Wednesday, November 30, 2011
Doing things for others is said to be a path to happiness and that may be why this time of year is filled with so much joy. While I’ve been searching for gifts for my family and friends, I’ve come across a few items that would be perfect for that Texan in your life. So without further ado, here is my 2011 Homesick Texan gift guide.
Texas gift towels, glasses, plates and more
My mom does this great thing where she wraps gifts in dishtowels, which means that I haven’t had to buy one in years due to a ready supply. That said, when I came across some mighty fine Texas dishtowels made by Catstudio, I knew I had to add one or two to my collection. Catstudio has also applied its design prowess to creating themed dishtowels for the cities Austin, Dallas, Houston and Fort Worth, along with fabulous glasses, plates and throw pillows. Cute, fun and practical!
Last week when I was home for Thanksgiving, I probably ate over a pound of local pecans. Sure, pecans grow in other places, but those from Texas are definitely the sweetest, most flavorful pecans around. In New York City, it’s difficult to find Texas pecans but I’ve found a few places that do mail order, such as these organic pecans grown by Caddo Valley Pecans , which come from a grove near the North Texas town of Bonham. And if you’re looking for some pecan candy to go along with your nuts, there’s Oliver Pecan Co., which is based in San Saba, the pecan capital of the world.
Dublin Dr Pepper
Dublin Dr Pepper, everyone’s favorite Dr Pepper made with cane sugar instead of high fructose corn syrup, has been accused by Dr Pepper parent company Cadbury Schwepps of not sticking to its agreement to sell only within a 44-miles radius from its Central Texas bottling plant. While the two are in litigation you can't order it online but if you call, I hear you can place an order for the highly prized beverage. Likewise, if you want to show your support for Dublin Dr Pepper, you can contribute to their legal defense fund and get a T-Shirt that proclaims, “Save Dublin.” But even though Dublin Dr Pepper is no longer offered online, they do offer other soft drinks in bulk syrup form (if you want to mix your own soda), such as a five-gallon bag of Big Red syrup made with cane sugar.
Friday Night Lights, The Complete Series
It’s Texas high school football playoff season, an occasion on proud display in many of the small towns I drove through while I was home for Thanksgiving. Seeing the numerous signs showing support for all the hometown teams made me nostalgic, not only for my own high school days but for the show “Friday Night Lights,” which ended this year. While I’ll never be 17 again, thanks to thiss DVD collection of all five season I can at least revisit this quintessential show about Texas small-town life.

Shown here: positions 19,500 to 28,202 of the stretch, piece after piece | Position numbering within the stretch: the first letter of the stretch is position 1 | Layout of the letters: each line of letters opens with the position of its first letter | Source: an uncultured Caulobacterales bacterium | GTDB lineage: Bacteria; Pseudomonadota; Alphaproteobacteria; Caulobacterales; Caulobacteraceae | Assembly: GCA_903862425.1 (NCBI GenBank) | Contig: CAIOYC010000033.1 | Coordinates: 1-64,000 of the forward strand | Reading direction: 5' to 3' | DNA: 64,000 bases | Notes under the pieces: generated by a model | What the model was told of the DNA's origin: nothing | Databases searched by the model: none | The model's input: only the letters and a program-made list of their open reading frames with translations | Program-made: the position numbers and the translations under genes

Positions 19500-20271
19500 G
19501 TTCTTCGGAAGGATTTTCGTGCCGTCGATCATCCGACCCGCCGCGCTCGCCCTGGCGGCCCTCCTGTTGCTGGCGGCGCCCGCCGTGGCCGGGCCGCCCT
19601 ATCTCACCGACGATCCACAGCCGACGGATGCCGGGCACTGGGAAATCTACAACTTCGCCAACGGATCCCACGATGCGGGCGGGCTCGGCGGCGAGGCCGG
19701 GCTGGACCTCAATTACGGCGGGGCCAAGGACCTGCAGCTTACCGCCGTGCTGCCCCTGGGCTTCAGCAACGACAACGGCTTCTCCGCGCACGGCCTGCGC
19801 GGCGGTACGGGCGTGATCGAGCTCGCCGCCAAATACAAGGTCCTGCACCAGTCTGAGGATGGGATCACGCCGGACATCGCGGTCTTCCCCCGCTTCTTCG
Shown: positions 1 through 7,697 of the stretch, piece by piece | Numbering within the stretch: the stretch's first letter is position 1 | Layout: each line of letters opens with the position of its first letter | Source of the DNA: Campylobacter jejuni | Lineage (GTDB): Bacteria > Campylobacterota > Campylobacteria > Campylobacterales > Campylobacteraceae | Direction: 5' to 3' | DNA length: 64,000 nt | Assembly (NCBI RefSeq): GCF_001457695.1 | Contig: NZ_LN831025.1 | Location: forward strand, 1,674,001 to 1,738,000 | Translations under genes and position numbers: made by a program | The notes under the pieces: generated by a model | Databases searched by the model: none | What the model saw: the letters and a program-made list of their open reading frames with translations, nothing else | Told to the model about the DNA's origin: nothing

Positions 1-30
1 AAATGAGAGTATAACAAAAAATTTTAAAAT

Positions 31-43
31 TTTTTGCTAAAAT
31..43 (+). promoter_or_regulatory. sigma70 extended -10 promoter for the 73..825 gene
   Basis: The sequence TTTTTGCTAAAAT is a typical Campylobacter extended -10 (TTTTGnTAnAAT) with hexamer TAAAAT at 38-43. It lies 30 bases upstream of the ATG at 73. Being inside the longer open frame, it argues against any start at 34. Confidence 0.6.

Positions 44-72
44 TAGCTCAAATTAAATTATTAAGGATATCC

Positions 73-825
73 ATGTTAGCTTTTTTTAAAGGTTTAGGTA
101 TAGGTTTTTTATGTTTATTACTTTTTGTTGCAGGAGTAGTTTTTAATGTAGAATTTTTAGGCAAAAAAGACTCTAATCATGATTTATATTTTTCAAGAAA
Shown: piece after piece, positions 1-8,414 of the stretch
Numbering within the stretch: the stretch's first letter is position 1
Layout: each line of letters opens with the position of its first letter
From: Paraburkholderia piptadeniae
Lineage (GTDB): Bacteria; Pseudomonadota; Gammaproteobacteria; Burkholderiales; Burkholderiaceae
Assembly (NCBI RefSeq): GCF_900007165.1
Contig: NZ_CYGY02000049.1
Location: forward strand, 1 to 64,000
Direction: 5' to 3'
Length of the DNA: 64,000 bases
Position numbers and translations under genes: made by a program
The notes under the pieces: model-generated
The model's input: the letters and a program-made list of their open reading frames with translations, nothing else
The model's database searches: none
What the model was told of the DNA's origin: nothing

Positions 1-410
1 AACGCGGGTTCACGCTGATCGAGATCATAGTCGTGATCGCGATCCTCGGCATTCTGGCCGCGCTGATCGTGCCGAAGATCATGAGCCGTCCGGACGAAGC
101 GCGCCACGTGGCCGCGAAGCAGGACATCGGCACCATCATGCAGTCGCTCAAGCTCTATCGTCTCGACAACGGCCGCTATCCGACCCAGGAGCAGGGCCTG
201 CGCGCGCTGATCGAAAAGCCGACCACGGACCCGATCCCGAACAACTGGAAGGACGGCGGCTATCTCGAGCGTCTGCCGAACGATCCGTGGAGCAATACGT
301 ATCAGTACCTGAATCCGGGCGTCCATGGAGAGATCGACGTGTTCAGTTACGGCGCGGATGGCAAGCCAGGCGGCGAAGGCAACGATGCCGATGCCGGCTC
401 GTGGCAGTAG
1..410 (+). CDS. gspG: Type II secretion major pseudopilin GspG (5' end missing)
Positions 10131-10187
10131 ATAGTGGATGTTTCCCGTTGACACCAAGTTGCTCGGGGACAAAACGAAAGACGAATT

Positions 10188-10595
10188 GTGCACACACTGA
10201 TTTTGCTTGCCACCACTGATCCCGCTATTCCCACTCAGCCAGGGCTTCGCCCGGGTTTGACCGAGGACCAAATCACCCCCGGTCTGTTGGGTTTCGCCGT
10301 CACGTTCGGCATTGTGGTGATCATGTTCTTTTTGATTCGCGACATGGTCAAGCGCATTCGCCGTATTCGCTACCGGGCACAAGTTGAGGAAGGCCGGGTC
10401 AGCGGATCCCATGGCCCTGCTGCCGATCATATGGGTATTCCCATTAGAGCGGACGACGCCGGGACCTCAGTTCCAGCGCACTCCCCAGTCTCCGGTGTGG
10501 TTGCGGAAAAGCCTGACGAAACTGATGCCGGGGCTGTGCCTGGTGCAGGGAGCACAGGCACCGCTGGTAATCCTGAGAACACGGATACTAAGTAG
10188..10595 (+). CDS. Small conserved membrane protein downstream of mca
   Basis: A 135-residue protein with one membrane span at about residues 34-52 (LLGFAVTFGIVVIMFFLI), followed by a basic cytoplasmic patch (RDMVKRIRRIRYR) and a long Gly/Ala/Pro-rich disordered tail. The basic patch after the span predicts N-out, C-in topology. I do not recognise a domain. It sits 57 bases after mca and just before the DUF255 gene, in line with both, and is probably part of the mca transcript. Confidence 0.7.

Texas Waffle Maker
When I mentioned Texas-shaped baking pans last year, many of you told me about your Texas waffle makers. “Waffles shaped like Texas are the best,” you insisted. And indeed, I had the opportunity to try many Texas-shaped waffles myself this year as I traveled around the state staying at various motels that had them on offer at their breakfast buffets. And if you're wondering, yes it’s true—waffles shaped like Texas do taste better!
Signed copies of The Homesick Texan Cookbook
Okay, I realize I'm a bit biased in listing my book but I’ve been told by my mom that The Homesick Texan Cookbook makes a superb gift. (Though apparently others such as The New York Times, Epicurious and Amazon agree.) You can buy it wherever books are sold but if you’d like a signed copy, just call my local bookshop Posman Books (212-627-0304), tell them the inscription you'd like, I'll sign it and they'll ship it.
While you're book shopping, you should also check out two other Texas cookbooks that came out this year: Lou Lambert's and June Naylor’s Big Ranch, Big City Cookbook, a beautiful survey of Lou’s delicious West Texas-inspired cooking, and a reissue of Cheryl and Bill Jamison’s Texas Home Cooking, a classic that has recipes for just about everything.
This year has been a tough one for Texas. The ongoing drought has brought on a series of disasters, such as the loss of crops and livestock, not to mention the horrible wildfires that devastated parts of the state. In light of all this, a charitable donation to a disaster relief organization working to help Texas is an excellent way to give back to the place you love. There are many, but here are a few to get you started: Central Texas Red Cross or one of the other Red Cross chapters across Texas; Texas Episcopal Disaster Relief and Development, and the state government’s own fund, The Texas Disaster Fund.
Of course, there are many other terrific gifts for homesick Texans. For instance, if you're looking for grapefruits, barbecue, tamales or more, then check out this gift guide, this gift guide and this gift guide from previous years.
Thursday, November 17, 2011
The first time I heard of tamales used as a stuffing was in Mary Faulk Koock’s The Texas Cookbook, where she tells a story about a friend of hers in Amarillo who packs his turkey with dozens of tamales before throwing it on a grill and slathering it with barbecue sauce.
“Brilliant!” I said to myself. “I must try that!”